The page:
Lecht to Tomnavoulinhike

There’s been a few times heading to Aviemore via The Lecht that peaking out of a car or bus window, I’ve spotted the ghost of an unusual building up a side valley, and wondered about it. Today’s walk with Aberdeen Hillwalkers started right here, so I was away to find out.

Lecht Mine

A quality info post was to be a pattern today, local organisations doing a really good job of maintaining and highlighting the history of various points of interest

Mine fine sign

The building itself has been refurbished in recent times, and is in excellent nick

Lecht Mine
More mine signage
Wood you believe it, very nicely renovated

Having had a good nosey around it, time to head over north over Carn Dulack. Although the path on the map starts away from the building there is a steep shortcut to get up to it without heading too far back

Above the mine on the shortcut

Carn Dulack was windswept and chilly and I stopped behind a cairn to get a windproof jacket on.

Up on to

The path fizzled out heading downhill and we hacked through abundant juniper, crossed the burn and regained an overgrown trail

This shed would have made for a good break spot with tables and chairs but also a big lame sheep. Hopefully not it’s final resting place.

Beyond the ruins of the Clash of Scalan, we could see farmhouses and outbuildings – these were the Scalan seminary, an old hideaway for catholic priest trainees. They too have been refurbished over many years, and they’ve done a great job

There’s a toilet block around the back, and the main building was also open so we went in for a wander around and had our lunch out of the wind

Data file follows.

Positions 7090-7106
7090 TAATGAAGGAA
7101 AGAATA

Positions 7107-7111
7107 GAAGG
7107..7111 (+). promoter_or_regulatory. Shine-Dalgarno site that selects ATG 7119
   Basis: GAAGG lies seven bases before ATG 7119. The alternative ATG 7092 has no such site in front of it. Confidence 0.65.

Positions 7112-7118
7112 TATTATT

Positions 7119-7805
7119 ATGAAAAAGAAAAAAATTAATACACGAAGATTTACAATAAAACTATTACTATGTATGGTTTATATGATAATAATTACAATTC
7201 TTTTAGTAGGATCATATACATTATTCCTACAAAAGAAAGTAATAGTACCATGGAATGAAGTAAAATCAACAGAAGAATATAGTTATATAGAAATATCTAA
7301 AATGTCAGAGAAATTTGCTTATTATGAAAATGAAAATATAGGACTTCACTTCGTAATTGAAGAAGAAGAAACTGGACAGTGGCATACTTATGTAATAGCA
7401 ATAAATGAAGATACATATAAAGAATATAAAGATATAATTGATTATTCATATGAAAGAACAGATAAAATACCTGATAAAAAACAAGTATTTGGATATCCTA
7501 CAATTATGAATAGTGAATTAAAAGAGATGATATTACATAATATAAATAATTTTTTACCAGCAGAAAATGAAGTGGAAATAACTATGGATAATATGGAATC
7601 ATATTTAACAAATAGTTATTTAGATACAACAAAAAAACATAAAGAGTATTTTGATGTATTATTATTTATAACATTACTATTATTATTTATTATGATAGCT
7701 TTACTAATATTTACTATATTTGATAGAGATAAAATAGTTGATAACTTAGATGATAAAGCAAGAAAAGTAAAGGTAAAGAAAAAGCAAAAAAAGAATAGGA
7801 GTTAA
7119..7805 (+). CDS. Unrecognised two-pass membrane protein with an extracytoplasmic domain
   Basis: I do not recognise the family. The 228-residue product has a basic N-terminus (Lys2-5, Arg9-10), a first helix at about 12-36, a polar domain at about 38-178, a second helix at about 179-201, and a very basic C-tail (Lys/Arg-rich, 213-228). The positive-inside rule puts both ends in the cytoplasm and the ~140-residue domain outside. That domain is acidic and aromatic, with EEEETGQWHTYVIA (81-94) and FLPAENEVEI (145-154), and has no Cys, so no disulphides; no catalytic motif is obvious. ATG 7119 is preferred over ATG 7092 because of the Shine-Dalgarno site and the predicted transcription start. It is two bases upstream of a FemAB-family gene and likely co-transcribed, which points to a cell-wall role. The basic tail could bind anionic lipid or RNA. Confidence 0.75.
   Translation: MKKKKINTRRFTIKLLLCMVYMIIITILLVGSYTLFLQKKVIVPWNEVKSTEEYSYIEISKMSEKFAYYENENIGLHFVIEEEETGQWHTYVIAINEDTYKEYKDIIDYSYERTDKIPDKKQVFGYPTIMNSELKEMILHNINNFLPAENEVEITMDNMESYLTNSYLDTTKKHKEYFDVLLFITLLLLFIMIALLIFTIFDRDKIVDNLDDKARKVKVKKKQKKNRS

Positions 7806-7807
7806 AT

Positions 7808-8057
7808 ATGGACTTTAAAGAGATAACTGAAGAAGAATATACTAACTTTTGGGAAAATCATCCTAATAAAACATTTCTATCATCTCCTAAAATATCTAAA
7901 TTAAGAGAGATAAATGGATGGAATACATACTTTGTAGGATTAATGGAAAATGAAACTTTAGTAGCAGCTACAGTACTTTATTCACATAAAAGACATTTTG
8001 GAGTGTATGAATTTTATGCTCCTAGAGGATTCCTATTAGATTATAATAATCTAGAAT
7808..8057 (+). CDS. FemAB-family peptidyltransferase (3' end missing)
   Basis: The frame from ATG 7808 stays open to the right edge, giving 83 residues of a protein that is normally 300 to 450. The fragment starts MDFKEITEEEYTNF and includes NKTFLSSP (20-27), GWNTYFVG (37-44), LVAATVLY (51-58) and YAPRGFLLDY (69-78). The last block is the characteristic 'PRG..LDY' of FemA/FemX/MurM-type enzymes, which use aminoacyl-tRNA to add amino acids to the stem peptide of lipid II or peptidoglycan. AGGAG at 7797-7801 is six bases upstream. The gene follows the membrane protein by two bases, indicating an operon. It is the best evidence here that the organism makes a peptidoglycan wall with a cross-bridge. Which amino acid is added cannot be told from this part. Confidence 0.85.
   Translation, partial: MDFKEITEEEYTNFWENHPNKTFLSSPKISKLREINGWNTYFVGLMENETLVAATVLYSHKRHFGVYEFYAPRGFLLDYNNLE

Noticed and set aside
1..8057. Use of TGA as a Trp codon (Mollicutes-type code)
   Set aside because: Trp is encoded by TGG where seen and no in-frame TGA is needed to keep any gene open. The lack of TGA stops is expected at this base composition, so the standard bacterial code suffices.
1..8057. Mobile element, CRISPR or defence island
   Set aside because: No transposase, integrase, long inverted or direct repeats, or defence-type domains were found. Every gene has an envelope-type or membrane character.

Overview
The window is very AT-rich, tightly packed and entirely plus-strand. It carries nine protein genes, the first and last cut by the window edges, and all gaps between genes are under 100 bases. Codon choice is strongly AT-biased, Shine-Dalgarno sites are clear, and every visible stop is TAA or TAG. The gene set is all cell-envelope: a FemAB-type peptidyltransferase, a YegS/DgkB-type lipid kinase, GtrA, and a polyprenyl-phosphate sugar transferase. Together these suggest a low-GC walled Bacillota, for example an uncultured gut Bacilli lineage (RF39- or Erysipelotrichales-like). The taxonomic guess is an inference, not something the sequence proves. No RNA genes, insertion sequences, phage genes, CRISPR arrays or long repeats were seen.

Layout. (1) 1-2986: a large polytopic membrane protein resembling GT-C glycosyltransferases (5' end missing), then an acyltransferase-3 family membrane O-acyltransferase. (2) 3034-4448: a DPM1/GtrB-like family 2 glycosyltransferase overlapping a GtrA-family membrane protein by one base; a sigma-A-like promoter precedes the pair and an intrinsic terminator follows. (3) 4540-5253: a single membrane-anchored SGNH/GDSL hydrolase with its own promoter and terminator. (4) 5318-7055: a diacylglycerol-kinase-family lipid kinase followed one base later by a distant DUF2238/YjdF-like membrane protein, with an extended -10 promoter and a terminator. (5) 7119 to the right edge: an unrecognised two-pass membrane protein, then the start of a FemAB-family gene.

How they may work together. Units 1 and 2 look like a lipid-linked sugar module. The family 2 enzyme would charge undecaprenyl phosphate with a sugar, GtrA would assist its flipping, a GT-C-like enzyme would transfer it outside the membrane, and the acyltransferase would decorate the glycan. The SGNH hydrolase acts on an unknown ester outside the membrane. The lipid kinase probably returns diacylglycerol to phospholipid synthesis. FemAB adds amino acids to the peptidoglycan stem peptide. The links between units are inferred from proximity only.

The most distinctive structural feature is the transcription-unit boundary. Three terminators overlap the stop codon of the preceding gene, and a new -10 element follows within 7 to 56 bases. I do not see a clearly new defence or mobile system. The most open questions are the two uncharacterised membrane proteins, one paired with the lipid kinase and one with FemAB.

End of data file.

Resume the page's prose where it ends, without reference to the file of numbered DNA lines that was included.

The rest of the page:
Not all the outbuildings were open, but this barn was. I’d read on one of the signs about old graffiti in one but think that was in a closed one, probably to preserve it from modern addition. Although we’d headed over the hill to reach here, it’s only a short walk from a car park.

This waterwheel can generate electricity bit was dormant today, though the stream rushes past under it.

A mile further on farm tracks and the roads had us passing Braeval distillery

Fortunately the road interlude wasnt too long and we were soon back on paths below the hill “The Bochel” which normally I’d have climbed but today, having ambled with the pack sociably didn’t quite have enough time to do so.

Having missed out on The Bochel, we entered woodland and my eye soon filtered a specific tone of yellow form the burgeoning autumn palette – a chanterelle or two, then three or four..

My foraging in the undergrowth had me fallen behind, and I nearly missed the faint turnoff path hidden under bracken down to and across The Crombie Water

The path headed through a field and the cows thankfully were distant, I headed uphill tempted by the ruin of Delhandy but boarded up and non-explorable.

Delhandy farmhouse

No sign of the group ahead – but they’d missed the turnoff and wandered on the wrong side of the river and at Tombae I caught them up.

Across the River Livet
Track near Tombae
Old footbridge
Parish Church of the Incarnation, Ballindalloch
Path from the road along the Livet
Across the River Livet. A deep pool lies below the bridge, too dark today to spot any fishes

A path snakes along a burn past the old visitor centre which is incongruous amongst the modern industrial facility above of the Tamnavoulin distillery

Tamnavulin old vistor’s centre
Wheely nice old building
Tamnavulin distillery is in Tomnavoulin
Tomnavoulin store is now gently eroding, the phone box a community book store
A wrong turn south had us spotting this fine Osprey sculpture in a garden

All told an interesting day out with a fair bit of variety of terrain and historical interest, if not rugged altitude.

Having arrived in Bridge of Livet as the rain came one we made for Dufftown once more for a refreshment stop before home.

Spey Valley do indeed do fine ales

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